This week's review of ad fraud and privacy in the digital advertising space.
How many apps are tracking your child? New research may have the answer
Trisha Hendricks of 12News, the NBC-affiliate in Phoenix, Arizona, interviewed Pixalate CEO Jalal Nasir about its research showing that apps in the Google Play and Apple App stores are tracking children. Two-thirds of child-directed apps in the Apple store send data to advertisers. In the Google Play store, that percentage rises to 79%. That information could lose location, internet address and a code that could identify the child’s device. Apps get around COPPA by offering child-friendly content without labeling the app as child-directed.
Users beware: Apps are using a loophole in privacy law to track kids’ phones
NPR’s Fresh Air interviewed Geoff Fowler of the Washington Post about his recent article claiming that “smartphones and apps are harvesting our personal data.” Fowler mentions working with Pixalate and Pixalate’s attempts to classify child-directed apps in the Apple App and Google Play stores. He continues saying that the age ratings for apps given in the app stores have nothing to do with whether or not those apps are collecting children’s personal information.
The State of Ad Fraud in Mobile and CTV - Q&A with Jalal Nasir, Pixalate
ExchangeWire published a Q&A with Pixalate CEO Jalal Nasir regarding the current state of ad fraud in the major CTV and mobile markets. Nasir spoke about the rapid growth of IPv6 conversion due to the major adoption worldwide of 5G-enabled devices, what threats “abandoned apps” pose to users, what the trust level for CTV is in the wake of several large-scale scams and what is currently being done in the marketplace to mitigate the instance of ad fraud.
Advocates call on Congress to bolster protections for kids in privacy bill
Some privacy advocates are saying that in the most recent draft privacy framework legislation, the American Data Privacy and Protection Acts, Congress has not done enough to protect children’s privacy. In the Washington Post’s Technology 202 roundup points out some loopholes for big tech companies in the current bill. There is also concern with the “actual knowledge” clause, with advocates saying that many foreign companies could feign ignorance of their data collection practices.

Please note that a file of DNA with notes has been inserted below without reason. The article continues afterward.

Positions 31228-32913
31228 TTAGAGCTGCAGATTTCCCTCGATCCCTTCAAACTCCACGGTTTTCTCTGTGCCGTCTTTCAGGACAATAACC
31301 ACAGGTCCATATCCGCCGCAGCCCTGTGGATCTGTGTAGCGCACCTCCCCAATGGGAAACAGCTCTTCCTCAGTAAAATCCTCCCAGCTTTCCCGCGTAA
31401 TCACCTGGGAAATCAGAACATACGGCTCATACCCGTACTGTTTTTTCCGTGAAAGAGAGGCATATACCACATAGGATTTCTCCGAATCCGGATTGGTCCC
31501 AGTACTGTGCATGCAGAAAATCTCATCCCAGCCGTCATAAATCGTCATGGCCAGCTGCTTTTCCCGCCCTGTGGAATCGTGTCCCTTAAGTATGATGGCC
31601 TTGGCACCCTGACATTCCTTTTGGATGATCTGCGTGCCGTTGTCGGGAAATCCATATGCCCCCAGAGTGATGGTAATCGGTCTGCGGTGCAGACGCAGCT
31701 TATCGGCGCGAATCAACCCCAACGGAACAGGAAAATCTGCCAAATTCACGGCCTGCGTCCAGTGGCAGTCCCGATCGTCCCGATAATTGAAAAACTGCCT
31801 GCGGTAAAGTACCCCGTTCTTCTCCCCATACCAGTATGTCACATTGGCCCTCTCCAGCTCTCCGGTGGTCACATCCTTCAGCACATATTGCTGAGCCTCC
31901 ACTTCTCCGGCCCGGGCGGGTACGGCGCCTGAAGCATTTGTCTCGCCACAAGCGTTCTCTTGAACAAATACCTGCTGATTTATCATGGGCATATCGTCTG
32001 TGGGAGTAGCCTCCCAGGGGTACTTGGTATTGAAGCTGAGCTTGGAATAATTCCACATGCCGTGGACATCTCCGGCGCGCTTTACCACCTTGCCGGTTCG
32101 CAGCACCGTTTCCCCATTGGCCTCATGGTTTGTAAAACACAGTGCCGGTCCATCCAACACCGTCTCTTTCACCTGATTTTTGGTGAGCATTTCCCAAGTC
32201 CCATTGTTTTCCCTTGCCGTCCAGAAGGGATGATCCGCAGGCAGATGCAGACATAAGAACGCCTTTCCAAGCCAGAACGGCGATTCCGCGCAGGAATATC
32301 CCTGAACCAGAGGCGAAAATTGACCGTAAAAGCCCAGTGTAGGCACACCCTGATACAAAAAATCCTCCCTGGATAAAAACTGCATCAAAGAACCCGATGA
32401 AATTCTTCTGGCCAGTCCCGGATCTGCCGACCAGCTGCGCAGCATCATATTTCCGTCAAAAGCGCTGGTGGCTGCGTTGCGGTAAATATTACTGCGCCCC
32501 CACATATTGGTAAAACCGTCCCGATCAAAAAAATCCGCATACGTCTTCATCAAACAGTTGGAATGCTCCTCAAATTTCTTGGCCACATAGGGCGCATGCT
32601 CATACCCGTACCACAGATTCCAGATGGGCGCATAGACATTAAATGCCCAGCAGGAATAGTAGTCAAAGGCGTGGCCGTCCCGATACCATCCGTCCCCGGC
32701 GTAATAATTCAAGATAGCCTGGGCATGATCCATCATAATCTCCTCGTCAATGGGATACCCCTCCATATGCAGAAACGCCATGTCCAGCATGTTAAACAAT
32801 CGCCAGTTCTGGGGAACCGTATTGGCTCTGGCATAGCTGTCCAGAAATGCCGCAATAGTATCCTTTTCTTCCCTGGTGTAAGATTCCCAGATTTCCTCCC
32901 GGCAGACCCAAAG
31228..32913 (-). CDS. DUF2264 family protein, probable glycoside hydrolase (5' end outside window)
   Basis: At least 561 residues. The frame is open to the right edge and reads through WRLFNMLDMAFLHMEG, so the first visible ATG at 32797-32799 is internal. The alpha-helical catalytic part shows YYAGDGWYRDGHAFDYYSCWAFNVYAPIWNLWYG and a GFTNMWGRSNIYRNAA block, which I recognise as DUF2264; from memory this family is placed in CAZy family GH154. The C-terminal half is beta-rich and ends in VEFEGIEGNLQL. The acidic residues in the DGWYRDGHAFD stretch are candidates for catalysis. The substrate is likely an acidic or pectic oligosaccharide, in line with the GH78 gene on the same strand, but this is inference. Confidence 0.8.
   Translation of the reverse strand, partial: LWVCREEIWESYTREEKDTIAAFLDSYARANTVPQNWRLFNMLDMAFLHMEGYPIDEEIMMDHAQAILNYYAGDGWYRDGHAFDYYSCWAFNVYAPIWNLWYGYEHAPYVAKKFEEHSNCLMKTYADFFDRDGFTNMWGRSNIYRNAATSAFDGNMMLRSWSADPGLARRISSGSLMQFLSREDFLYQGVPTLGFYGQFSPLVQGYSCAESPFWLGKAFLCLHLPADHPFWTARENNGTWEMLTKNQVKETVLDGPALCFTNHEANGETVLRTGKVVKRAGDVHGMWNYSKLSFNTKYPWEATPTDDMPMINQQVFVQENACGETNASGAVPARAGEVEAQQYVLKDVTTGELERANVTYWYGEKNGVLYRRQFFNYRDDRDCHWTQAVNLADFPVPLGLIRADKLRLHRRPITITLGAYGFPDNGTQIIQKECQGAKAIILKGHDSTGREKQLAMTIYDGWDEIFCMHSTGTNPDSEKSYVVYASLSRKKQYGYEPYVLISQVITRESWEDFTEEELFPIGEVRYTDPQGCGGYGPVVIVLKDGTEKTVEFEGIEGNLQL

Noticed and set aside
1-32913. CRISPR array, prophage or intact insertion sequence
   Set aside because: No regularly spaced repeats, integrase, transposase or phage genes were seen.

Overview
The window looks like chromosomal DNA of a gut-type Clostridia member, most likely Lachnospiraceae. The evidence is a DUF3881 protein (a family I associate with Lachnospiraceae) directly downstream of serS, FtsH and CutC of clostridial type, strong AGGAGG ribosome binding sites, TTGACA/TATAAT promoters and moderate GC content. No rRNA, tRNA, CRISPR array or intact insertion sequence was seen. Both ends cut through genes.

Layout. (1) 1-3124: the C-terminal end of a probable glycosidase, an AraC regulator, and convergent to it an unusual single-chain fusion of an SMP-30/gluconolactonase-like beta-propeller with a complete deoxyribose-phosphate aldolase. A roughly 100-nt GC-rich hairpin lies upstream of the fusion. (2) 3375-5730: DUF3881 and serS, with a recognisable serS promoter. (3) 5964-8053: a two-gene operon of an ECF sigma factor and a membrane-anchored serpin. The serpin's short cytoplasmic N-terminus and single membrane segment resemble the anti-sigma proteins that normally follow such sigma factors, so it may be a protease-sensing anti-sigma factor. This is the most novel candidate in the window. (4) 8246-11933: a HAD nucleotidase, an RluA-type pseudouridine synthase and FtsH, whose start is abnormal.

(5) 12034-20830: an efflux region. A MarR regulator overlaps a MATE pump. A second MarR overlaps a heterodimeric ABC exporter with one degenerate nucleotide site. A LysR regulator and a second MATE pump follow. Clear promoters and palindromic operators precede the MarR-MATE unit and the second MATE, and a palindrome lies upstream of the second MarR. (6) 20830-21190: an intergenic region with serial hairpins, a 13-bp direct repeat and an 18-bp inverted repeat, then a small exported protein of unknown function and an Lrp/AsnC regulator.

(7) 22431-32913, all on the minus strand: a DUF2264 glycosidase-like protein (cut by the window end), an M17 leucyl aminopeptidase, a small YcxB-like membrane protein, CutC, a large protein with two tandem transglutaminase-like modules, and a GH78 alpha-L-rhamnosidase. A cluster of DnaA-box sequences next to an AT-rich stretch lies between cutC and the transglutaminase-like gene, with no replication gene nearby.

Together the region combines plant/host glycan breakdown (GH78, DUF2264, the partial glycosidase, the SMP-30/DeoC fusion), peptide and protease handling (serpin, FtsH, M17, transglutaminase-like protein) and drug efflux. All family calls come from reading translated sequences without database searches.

Democrat senators led by Elizabeth Warren want to ban brokers from trading people’s health and location data
A group of democrats is looking to ban data brokers from being able to sell individual’s health and location data, amidst fears that this data could be used to prosecute those seeking abortion care if Roe v. Wade is struck down by the U.S. Supreme Court next month, according to Business Insider. Thirteen states already have “trigger laws” in place to swiftly outlaw abortion if Roe falls. In an investigation, Vice News and The Markup were easily able to buy phone location data for 600 abortion clinics nationwide.
Disclaimer: The content of this page reflects Pixalate’s opinions with respect to the factors that Pixalate believes can be useful to the digital media industry. Any proprietary data shared is grounded in Pixalate’s proprietary technology and analytics, which Pixalate is continuously evaluating and updating. Any references to outside sources should not be construed as endorsements. Pixalate’s opinions are just that - opinion, not facts or guarantees.
Per the MRC,
“'Fraud' is not intended to represent fraud as defined in various laws, statutes and ordinances or as conventionally used in U.S. Court or other
legal proceedings, but rather a custom definition strictly for advertising measurement purposes. Also per the MRC,
“‘Invalid Traffic’ is defined generally as traffic
that does not meet certain ad serving quality or completeness criteria, or otherwise does not represent legitimate ad traffic that should be included in measurement counts.
Among the reasons why ad traffic may be deemed invalid is it is a result of non-human traffic (spiders, bots, etc.), or activity designed to produce fraudulent traffic.”